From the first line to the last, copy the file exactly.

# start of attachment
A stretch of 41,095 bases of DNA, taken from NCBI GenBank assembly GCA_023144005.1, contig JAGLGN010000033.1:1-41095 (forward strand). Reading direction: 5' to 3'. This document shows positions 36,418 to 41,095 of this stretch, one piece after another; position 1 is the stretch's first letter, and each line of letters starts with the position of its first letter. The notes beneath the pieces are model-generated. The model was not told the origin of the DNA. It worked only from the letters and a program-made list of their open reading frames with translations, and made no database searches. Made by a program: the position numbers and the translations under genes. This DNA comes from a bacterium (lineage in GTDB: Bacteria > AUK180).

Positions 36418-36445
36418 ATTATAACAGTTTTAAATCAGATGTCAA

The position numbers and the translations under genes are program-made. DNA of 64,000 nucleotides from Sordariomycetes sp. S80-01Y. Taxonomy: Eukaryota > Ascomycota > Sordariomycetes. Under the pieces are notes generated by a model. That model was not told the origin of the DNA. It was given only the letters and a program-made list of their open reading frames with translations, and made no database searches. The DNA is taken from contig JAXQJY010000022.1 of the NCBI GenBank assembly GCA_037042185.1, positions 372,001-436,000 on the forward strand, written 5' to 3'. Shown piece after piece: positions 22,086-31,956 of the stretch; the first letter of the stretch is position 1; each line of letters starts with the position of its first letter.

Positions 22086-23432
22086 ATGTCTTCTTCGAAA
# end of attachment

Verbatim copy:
A stretch of 41,095 bases of DNA, taken from NCBI GenBank assembly GCA_023144005.1, contig JAGLGN010000033.1:1-41095 (forward strand). Reading direction: 5' to 3'. This document shows positions 36,418 to 41,095 of this stretch, one piece after another; position 1 is the stretch's first letter, and each line of letters starts with the position of its first letter. The notes beneath the pieces are model-generated. The model was not told the origin of the DNA. It worked only from the letters and a program-made list of their open reading frames with translations, and made no database searches. Made by a program: the position numbers and the translations under genes. This DNA comes from a bacterium (lineage in GTDB: Bacteria > AUK180).

Positions 36418-36445
36418 ATTATAACAGTTTTAAATCAGATGTCAA

The position numbers and the translations under genes are program-made. DNA of 64,000 nucleotides from Sordariomycetes sp. S80-01Y. Taxonomy: Eukaryota > Ascomycota > Sordariomycetes. Under the pieces are notes generated by a model. That model was not told the origin of the DNA. It was given only the letters and a program-made list of their open reading frames with translations, and made no database searches. The DNA is taken from contig JAXQJY010000022.1 of the NCBI GenBank assembly GCA_037042185.1, positions 372,001-436,000 on the forward strand, written 5' to 3'. Shown piece after piece: positions 22,086-31,956 of the stretch; the first letter of the stretch is position 1; each line of letters starts with the position of its first letter.

Positions 22086-23432
22086 ATGTCTTCTTCGAAA